The Wall Street Journal recently did an article entitled "The Slowest Generation" in which the author laments that races are increasingly turning into parades. You can find it here. When I say "article" what I'm actually referring to is a series of loosely connected anecdotes from cranky old men some of whom who have a fiduciary interest in making sure road races remain a competitive endeavor, emphasis on competitive. The article fails to give any real insight into the changing demographics of running or mention the increasing participation of women in the sport.
I am not fast. My race times prove that. They also prove I need compression sleeves to stop my calves from cramping, but that's another issue. Every time I've said that upon returning from a race, my co-workers have asked, "You finished, though? I wouldn't have run thirteen miles." Of course the author finds that mentality disturbing.
My inner women's college graduate wants to discuss why women have slower times than men. There are biological reasons for this. Second, I would hazard a guess that most of the women out there running races have a life other than running. All those pesky children and jobs and educations to deal with. Not to mention their husbands or boyfriends who just can't take care of themselves. I'm not saying there's some super woman out there who can't do it all and if you are that woman, please let us know how you do it. Third, competitiveness. I'm not saying women aren't competitive, I'm just proposing that a lot of us don't see the point in killing ourselves to beat someone we don't know by two seconds. That's not to say everyone feels that way, I've seen a lot of women on message boards complain about other people half-assing it and chatting with their friends and instead of running. While I too hate when a group runs five abreast, usually one will find that these women have no friends. They also usually hate people in tutus or sparkly skirts, I often find that's because they desperately need one to offset their lamentable personalities. Yes, I learned all this at women's college.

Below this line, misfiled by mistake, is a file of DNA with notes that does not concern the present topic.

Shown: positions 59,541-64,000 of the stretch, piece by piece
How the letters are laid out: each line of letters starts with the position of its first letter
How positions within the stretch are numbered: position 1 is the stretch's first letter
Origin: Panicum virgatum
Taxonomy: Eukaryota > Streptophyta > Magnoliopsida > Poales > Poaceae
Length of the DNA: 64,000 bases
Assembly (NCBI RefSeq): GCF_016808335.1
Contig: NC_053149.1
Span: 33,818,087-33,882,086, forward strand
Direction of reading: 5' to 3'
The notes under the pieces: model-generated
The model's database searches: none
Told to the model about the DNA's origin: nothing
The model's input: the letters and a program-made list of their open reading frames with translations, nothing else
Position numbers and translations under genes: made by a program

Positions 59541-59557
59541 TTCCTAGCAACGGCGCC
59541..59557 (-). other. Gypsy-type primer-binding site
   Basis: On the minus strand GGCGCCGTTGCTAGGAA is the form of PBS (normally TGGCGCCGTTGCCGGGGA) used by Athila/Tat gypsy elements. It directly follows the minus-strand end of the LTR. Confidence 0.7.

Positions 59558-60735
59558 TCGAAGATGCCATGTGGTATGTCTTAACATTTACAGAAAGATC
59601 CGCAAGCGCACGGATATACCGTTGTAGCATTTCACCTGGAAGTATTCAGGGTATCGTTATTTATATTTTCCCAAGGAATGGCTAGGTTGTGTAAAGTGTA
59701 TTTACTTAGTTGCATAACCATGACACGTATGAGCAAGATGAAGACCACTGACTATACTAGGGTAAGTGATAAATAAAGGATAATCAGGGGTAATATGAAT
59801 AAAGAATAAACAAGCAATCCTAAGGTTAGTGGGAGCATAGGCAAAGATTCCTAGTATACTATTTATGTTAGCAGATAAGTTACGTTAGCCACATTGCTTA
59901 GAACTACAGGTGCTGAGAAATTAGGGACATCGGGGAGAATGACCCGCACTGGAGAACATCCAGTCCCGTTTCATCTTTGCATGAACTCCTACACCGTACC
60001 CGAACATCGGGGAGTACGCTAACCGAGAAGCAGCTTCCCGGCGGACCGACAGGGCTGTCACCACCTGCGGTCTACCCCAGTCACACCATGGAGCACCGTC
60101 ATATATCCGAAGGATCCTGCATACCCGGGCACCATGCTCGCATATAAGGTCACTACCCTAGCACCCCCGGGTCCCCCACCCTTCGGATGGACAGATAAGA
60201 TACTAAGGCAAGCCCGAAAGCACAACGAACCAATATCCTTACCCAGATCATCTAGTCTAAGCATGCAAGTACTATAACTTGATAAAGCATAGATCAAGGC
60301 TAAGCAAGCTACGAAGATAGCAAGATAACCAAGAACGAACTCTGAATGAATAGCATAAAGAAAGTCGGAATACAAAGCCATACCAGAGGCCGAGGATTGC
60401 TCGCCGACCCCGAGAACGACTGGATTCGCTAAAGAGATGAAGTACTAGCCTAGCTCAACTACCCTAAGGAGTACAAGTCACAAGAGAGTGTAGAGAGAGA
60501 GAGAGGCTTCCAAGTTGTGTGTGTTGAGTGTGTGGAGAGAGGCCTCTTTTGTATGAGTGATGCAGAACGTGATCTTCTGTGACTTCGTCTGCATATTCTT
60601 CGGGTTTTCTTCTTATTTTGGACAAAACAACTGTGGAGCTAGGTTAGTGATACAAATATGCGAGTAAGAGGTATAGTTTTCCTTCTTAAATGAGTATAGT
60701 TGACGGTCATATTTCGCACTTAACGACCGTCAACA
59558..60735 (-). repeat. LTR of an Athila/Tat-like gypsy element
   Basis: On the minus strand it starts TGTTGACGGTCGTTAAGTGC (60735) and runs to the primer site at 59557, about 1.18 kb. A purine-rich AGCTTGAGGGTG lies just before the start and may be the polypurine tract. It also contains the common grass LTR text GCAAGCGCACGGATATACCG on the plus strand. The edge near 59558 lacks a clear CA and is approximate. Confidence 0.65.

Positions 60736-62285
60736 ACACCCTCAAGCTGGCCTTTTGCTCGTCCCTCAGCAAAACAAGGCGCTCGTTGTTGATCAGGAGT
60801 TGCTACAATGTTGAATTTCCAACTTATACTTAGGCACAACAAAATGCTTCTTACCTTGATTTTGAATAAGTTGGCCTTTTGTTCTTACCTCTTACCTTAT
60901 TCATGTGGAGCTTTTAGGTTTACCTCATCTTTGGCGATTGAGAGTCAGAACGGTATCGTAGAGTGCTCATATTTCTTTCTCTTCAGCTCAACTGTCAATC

Let me now discuss the value of competition which was also a tenet of the article. Yes, competition can be good, but let's go through the competitions I've won. The 2nd grade reading challenge, a couple of Spelling Bees, I was second in Girl Scout Cookies sold in San Antonio one year and I've been a Second Rounder at the Austin Film Festival Teleplay Competition. Now, about the Girl Scout cookies, I sold around 2,000 boxes the year that Desert Storm happened and my parents were head of the Council for Lackland Air Force Base and you might imagine, there were less parents available than usual that year. I did not get enough boxes to get the bike and I was sick of Girl Scout Cookies by the time it was over. The AFF Second Rounder thing I find irritating to no end. You'll notice none of these competitions are in athletics. Why? I'm never going to have a podium finish, in fact, I think my best chance of getting one may be to wait until I'm in my eighties and the competition has thinned out and then I'll need to find a small field. This is where the article and I reach the same conclusion, but disagree on whether that's a positive thing. Basically, if I'm not going to finish on the podium and I still get the same medal, why worry about beating people? The article thinks this mentality is responsible for the demise of America. I think I've got lots to worry about besides beating people at a race. I think competition is a construct designed to exclude people, hence why the author and his grumpy old friends would like us all to stay home.
That having been said, there was a girl at the Austin 1020 who kept trying to pick me off when I was basically having the worst race ever after my foot had fallen asleep for three miles which is apparently another reason I need compression calf sleeves. It just pissed me off because every time she went to pick me off she stopped just in front of me. She and I traded places for a while until I decided to smoke her. Keep in mind smoking her on that day meant just walking really fast until I couldn't see her anymore. Also, one time I ran way ahead of some Aggie girl because I was sick of listening to her talk to her boyfriend.
Also, the bling and being motivated by bling. Um, yeah? Why is that wrong? You wouldn't show up at school if they weren't going to give you a grade. You wouldn't show up at work if you weren't going to get money. Why the hell would I show up at a race where I did not expect to get a medal at the end? I mean a 5K, 10K, fine, but a half with no medal? I know, I know, the love of running, Forest Gump ran for two years... God bless him, but people forget that Forest Gump was not very smart and also, fictional.
So, I say we find the author's next event and join hands and prancercise in front of him in our sparkly skirts and tutus. At least it will make for a more interesting article.